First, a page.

Labor Secretary Nominee Inching Toward Confirmation
A day after the ranking Democrat, Patty Murray (D-Wa), of the U.S. Senate’s Committee on Health, Education, Labor & Pensions (the Labor Committee) promised to vote against the nomination of Alexander Acosta to serve as Secretary of Labor, the Labor Committee nevertheless favorably reported out the nomination of Acosta for consideration by the full senate. Acosta, the child of Cuban immigrants, is currently the dean of Florida International University’s law school and has served as an assistant attorney general for the Justice Department and as a U.S. Attorney in Florida. He has previously been confirmed by the Senate three times, including for his service as a Republican member of the National Labor Relations Board. Acosta would be the first Latino in President Trump’s cabinet.
In a statement issued on March 29, Senator Murray noted that while Acosta is a “very different” nominee than previous nominee Andrew Puzder, who she found to be “uniquely unqualified to serve as Secretary of Labor,” she expressed concern that, “Mr. Acosta deferred to the President and refused to take a strong stand on critical issues including expanding overtime pay to more workers, fighting for equal pay, and advocating for investments in job training and other key priorities of the Department of Labor.” While noting that the Labor Committee’s chairman, Lamar Alexander (R-Tenn), on the other hand, expressed approval of Acosta on March 30: “We are fortunate to have a presidential nominee for Labor Secretary who understands how a good-paying job is critical to helping workers realize the American dream for themselves and their families.” Senator Alexander’s full statement can be found here.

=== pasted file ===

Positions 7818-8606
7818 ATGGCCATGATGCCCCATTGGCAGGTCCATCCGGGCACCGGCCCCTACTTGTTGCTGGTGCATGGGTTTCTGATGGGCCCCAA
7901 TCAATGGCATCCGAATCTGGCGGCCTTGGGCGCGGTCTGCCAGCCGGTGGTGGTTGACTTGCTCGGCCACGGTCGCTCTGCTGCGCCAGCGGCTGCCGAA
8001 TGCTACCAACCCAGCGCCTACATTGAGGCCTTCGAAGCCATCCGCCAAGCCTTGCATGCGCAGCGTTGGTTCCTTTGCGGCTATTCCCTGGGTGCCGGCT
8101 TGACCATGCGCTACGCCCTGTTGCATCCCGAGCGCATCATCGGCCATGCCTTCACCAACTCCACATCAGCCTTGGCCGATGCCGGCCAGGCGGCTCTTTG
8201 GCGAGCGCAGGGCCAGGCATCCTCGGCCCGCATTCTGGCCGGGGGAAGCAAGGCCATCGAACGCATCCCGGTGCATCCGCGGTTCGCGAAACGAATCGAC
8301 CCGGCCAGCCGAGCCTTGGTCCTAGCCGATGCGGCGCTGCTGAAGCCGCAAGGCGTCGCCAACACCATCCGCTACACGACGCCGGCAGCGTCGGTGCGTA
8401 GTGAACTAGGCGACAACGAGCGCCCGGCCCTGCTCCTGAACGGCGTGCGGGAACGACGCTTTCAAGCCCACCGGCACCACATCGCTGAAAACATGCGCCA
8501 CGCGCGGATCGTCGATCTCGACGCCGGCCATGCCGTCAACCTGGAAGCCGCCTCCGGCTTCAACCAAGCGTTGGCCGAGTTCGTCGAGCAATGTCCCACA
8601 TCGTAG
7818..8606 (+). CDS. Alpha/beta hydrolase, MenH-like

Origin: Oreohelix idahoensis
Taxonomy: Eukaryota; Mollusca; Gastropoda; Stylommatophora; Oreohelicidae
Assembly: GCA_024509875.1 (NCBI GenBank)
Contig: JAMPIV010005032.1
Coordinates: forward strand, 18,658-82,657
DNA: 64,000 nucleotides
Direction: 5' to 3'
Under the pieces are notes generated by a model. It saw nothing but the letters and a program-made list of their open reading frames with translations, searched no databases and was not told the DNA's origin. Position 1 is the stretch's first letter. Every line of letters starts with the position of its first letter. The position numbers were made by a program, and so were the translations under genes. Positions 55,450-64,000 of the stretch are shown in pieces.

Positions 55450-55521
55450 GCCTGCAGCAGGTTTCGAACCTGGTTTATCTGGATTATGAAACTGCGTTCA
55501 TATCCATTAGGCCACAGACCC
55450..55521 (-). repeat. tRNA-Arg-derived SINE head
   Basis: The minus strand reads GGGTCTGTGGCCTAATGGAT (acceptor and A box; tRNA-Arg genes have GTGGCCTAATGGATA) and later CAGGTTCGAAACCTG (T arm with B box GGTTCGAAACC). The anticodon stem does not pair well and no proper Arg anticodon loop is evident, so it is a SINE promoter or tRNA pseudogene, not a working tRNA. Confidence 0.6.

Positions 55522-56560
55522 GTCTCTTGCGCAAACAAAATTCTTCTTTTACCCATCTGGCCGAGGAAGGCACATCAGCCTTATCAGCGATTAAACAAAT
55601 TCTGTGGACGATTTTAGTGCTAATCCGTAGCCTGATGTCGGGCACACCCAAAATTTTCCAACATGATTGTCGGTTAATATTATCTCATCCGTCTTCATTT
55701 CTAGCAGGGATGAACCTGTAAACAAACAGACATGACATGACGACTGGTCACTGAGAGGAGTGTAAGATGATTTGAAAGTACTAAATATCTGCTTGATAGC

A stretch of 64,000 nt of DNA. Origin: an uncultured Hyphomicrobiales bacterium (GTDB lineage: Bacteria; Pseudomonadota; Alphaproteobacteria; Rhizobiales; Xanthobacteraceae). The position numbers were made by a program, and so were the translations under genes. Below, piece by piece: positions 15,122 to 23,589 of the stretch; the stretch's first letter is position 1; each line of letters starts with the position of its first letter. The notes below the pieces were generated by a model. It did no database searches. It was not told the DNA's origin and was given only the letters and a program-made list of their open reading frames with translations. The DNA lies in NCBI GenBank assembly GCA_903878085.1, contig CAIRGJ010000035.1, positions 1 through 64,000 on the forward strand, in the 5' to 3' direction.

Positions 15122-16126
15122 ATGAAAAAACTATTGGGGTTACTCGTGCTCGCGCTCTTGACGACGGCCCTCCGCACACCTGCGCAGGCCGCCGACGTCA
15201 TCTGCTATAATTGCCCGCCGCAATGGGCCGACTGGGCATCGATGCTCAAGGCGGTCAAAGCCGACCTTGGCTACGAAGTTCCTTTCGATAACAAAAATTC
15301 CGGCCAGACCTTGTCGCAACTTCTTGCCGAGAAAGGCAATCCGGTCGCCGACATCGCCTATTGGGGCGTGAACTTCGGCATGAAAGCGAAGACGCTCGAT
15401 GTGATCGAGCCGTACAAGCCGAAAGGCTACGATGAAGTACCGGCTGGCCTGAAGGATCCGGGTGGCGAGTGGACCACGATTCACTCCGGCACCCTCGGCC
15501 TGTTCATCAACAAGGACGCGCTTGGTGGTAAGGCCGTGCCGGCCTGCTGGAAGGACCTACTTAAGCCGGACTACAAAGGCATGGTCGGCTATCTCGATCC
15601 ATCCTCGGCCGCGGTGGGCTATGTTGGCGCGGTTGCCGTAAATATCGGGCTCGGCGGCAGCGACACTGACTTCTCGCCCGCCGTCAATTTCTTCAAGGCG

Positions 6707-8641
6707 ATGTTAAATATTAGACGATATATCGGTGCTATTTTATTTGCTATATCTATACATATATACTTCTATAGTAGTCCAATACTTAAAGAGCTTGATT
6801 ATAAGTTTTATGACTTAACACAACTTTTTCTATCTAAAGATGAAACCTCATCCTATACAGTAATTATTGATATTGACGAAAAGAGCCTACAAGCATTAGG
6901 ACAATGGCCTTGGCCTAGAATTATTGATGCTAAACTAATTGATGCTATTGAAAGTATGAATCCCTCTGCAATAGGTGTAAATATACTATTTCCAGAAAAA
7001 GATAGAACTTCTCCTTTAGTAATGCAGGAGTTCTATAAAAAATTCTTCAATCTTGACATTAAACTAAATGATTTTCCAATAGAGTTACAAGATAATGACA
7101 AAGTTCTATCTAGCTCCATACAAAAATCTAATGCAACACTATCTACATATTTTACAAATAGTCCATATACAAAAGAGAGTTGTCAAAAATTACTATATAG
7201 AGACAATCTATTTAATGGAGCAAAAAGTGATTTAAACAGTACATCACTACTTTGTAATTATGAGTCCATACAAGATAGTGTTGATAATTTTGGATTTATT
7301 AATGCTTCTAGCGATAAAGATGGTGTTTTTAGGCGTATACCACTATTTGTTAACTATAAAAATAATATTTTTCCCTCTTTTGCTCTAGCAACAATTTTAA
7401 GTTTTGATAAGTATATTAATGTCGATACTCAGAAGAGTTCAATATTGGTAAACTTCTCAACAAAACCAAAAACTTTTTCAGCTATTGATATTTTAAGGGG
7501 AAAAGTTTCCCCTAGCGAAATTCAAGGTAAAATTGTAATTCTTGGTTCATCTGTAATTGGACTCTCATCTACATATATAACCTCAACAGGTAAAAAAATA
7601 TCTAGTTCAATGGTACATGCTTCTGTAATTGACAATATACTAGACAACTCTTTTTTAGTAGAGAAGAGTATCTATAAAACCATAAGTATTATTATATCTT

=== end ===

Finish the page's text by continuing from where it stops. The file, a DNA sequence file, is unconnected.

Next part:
Though a date for the final confirmation vote has not been set, it is expected that Acosta will be confirmed by the Republican-majority Senate.